J. K. Rowling’s wizards in the Jazz Age

Fantastic Beasts diagnoses how rising fear leads to demonizing others.
December 5, 2016
Eddie Redmayne in Fantastic Beasts and Where to Find Them. Photo by Jaap Buitendijk. © 2016 Warner Bros. Entertainment Inc. All rights reserved.

The first in a series of five promised films that will add to J. K. Rowling’s Harry Potter world, Fantastic Beasts and Where to Find Them begins with a game of hide and seek that grows into an epic battle. Produced and written by Rowling, the film is set in New York City during the Jazz Age, between the great wars of the 20th century, and plays on themes familiar to Harry Potter fans: the fear of difference and the repression of free expression.

When British magizoologist Newt Scamander arrives in New York with a battered suitcase chock-full of illegal magical creatures, he accidentally switches bags with a baker named Jacob Kowalski (Dan Fogler) and magical mayhem en­sues. Newt, played by Eddie Red­mayne, is an animal lover who wants to show his fellow wizards the beauty of creatures they disdain. He leads the hunt for his missing creatures with a charge “to recapture my creatures before they get hurt. They’re currently in alien terrain surrounded by millions of the most vicious creatures on the planet: humans.”

Newt and friends chase down a niffler, a cute creature with an affection for shiny things that leads it to crash into a jewelry store. There’s a giant rhinoceros-like animal that glows because it is in heat and goes crashing through the zoo, and a brightly colored, winged snake that expands and contracts. The creatures and their magical exploits represent the best of what computers can do with special effects—all the creatures are attractive in their own fantastic right.

But these are not effects for their own sake; they serve the plot and the characters. Rowling has shown that she can craft a beginning for a story that will lead to layers of depth and create relationships between the characters with plenty of room for development.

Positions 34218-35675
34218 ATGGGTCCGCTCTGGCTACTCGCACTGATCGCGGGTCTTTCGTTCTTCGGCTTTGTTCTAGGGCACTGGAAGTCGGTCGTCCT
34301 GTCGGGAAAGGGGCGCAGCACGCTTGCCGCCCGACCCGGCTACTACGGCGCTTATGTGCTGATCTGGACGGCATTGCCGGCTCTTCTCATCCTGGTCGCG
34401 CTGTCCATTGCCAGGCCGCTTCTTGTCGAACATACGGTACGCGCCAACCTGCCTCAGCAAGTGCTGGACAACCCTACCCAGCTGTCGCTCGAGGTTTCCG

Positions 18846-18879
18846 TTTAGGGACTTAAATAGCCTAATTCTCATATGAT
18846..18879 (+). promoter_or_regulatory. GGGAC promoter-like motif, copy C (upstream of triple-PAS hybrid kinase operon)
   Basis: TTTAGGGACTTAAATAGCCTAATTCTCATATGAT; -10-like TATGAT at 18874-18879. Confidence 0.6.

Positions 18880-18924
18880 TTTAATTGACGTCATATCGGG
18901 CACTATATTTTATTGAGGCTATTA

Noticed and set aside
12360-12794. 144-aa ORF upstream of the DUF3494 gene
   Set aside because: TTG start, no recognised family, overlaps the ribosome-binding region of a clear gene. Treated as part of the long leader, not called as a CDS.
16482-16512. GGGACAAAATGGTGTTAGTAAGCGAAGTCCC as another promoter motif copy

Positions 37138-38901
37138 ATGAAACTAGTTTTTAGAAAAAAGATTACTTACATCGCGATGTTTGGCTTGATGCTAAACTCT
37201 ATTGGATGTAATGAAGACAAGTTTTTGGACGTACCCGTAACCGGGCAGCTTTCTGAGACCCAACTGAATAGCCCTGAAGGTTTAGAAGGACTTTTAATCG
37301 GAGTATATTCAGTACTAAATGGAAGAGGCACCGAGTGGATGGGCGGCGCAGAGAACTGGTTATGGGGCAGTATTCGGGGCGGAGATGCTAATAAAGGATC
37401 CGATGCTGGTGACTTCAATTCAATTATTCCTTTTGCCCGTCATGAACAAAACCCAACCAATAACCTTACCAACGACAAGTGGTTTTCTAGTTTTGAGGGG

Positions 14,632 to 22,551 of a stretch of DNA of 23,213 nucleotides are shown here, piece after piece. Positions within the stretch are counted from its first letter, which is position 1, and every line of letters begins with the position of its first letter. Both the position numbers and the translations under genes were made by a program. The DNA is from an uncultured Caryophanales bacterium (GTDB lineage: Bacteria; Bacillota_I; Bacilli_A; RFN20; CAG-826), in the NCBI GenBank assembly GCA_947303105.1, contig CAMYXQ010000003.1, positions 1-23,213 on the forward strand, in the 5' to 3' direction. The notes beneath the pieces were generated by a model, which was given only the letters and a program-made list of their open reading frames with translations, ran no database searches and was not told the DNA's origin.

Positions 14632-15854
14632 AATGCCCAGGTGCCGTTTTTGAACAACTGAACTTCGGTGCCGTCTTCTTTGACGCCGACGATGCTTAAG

Fear is brewing in the city as something destructive and unexplainable wreaks havoc, and that fear is personified in Mary Lou Barebone (Samantha Mor­ton), the leader of the New Salem Philan­thropic Society. Her children’s names evoke Puritan virtues; daughter Modesty sings a playground chant about killing witches. While there’s nothing explicitly religious in the film, the imagery and the language suggest that these new witch hunters are kin to religious zealots. They are Puritans reduced to the puritanical.

Newt’s new friend Tina works for a magical government agency, the Magical Congress of the United States of America, which is anxious to keep the wizarding world secret. This concern for secrecy is the basis for draconian American laws against keeping magical creatures and against friendships between wizards and ordinary people. (The parallel with Prohibition, as with Puritanism, is just beneath the surface.) When Tina learns about Newt’s escaped creatures and his camaraderie with the nonmagical Ko­walski, the stage is set for the game of magical hide-and-seek to become something more.

Rowling has rightly diagnosed a world in which rising fear can lead to the demonization of others. But with its anti-Puritan subtext, Rowling is in danger of giving us a simple plea for tolerance with bad guys as repressive religious characters. In her Harry Potter books, Rowling managed to intertwine a cosmic battle between good and evil with everyday human relationships. We can hope that in the new series she’ll honor the complexity of American religious history and not simply create a parody of it.

 

A version of this article appears in the December 21 print edition under the title “Wizards in New York.”